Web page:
Is Privatized Social Security the Answer? Experts Weigh In

Social Security cards with cash and benefit amount numbers.
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Every so often, one Congressperson or another puts forth an attempt to do away with government-funded Social Security by privatizing it, citing data that Social Security will run out of reserves in the near future.

As recently as December, 2022, Sen. Rick Scott (R-Fla.) proposed cutting it and Medicare, with the backing of other Republicans. These attempts have mostly failed, probably because, as a Data For Progress survey found, 74% of Americans are against cutting it and prefer to leave it as it is.

Social Security is not likely to go completely bankrupt, according to the Center on Budget and Policy Priorities (CBPP). It is likely to be able to pay out full benefits for another decade and three-quarters of benefits owed for another 30 years if nothing is done to shore up the program. But there are questions about its longevity.

Currently, American employees pay a Social Security tax out of their paychecks that is then paid back to them when they hit retirement age. These funds are typically invested in special debt securities issued by the U.S. government and not subject to the intense fluctuations of the stock market.

Privatizing Social Security would mean that, instead of the government collecting these taxes, employees would pay them into their own retirement funds that are invested in the stock market, much like existing retirement accounts such as 401(k)s.

Is that the answer?

Social Security Should Protect the Most Vulnerable

Nicolas B. Creel, assistant professor of business law at Georgia College & State University, who also has a Ph.D. in political science, is unequivocal in his opinion: “It is a colossally bad idea to privatize Social Security.”

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He added, “Social Security is meant to be a program that guarantees at least a minimal level of income in retirement so as to prevent people from dying in abject poverty as they age out of the workforce.”

Social Security is most effective as a safety net, he said, to prevent anyone from falling into extreme poverty in old age thanks to the backing of a government-guaranteed income stream. 

Expert: ‘Stealth Tax’ on Social Security Hurts More Retirees Each Year — How It Works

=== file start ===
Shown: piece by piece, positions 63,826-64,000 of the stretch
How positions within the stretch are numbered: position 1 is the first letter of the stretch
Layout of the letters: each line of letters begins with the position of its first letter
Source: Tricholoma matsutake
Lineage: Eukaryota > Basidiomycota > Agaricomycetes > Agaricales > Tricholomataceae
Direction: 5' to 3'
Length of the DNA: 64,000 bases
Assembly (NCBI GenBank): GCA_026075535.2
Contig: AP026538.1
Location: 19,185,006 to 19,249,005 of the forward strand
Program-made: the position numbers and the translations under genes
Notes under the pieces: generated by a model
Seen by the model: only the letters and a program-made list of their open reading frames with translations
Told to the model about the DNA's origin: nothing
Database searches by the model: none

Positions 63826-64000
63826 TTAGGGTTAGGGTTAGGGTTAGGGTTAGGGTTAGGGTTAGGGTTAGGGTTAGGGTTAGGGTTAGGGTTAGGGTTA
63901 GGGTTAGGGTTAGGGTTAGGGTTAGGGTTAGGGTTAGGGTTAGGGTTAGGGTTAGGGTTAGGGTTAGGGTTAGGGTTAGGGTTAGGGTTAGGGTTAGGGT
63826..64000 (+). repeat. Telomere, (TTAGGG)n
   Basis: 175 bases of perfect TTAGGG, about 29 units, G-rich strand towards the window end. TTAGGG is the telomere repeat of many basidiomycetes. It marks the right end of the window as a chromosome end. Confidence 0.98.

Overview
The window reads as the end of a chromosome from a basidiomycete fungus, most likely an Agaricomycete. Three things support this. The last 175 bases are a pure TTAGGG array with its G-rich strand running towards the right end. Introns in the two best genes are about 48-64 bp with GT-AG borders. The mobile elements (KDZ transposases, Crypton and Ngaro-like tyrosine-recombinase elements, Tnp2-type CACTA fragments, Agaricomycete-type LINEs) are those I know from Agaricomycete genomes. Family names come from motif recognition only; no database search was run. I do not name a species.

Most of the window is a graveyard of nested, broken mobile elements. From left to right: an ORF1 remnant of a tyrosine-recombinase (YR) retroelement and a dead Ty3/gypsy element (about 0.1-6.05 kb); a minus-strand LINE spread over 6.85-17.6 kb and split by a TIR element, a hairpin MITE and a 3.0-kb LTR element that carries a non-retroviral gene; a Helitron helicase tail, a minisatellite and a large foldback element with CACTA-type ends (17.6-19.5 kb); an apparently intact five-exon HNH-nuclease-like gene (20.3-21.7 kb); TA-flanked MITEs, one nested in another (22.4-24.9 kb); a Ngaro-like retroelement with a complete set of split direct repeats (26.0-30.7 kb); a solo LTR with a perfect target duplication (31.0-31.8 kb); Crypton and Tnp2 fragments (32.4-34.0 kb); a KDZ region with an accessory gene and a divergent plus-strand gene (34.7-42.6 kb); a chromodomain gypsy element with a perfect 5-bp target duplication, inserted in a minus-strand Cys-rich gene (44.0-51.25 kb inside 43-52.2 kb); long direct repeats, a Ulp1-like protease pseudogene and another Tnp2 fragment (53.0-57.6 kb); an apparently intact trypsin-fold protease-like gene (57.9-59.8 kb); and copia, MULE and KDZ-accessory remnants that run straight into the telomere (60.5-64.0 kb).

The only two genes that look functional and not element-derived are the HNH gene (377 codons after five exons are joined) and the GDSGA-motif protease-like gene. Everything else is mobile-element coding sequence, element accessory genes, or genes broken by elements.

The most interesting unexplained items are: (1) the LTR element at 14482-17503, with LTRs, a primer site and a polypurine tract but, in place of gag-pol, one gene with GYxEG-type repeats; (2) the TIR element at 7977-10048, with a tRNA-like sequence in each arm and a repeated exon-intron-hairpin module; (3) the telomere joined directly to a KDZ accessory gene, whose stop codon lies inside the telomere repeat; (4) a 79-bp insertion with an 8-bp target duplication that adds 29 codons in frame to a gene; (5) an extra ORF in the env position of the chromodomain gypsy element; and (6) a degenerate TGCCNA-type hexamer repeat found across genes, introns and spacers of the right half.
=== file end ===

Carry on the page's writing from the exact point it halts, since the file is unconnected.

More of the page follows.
Privatization Could Increase Equity Gaps

Privatized Social Security “would almost certainly result in a situation where the rich get richer while the poor get poorer, pushing them back to a time where a majority of retirees were living in poverty,” Creel said.

The reason privatization is a troublesome idea, he suggested, is that it would leave people at the mercy of the whims of the market, which fluctuates and even crashes, rather than a government guarantee that steadily provides consistent income.

“So, when the market enters a downturn, retirees without additional savings beyond what they amassed in Social Security would see their sole nest egg(s) evaporate and be left destitute for their remaining years,” Creel said. 

Wealthy individuals, on the other hand, could afford to wait out the storm by living on other income streams instead of drawing on their Social Security savings. 

“The issue would be compounded by the fact that wealthier individuals would have highly skilled financial planners assisting them,” Creel said, “while those with a low-income would largely be left to fend for themselves.”

Are You Retirement Ready?

There Are Some Perks of Privatization

Despite the downsides of privatization, there is also the possibility that privatized plans could potentially generate higher returns for individuals than the amount the government can provide, according to Amber Dixon, CEO of Elderly Guides, an organization dedicated to providing answers and solutions to various problems with old age.

“This could result in higher retirement incomes for beneficiaries,” Dixon said. “Furthermore, privatization would allow individuals more control over their retirement savings, which could encourage personal savings and financial literacy.”

However, Dixon acknowledged the volatility and risks of the market, too.

“This could result in some individuals facing retirement without sufficient funds if their private investments perform poorly,” she said. “Additionally, privatizing Social Security could exacerbate income inequality, as those with higher incomes are typically better able to navigate and benefit from private investment opportunities.”

Therefore, while privatization may work for some, it’s important to consider whether the potential benefits outweigh the risks, especially for the most vulnerable populations who rely on Social Security the most.

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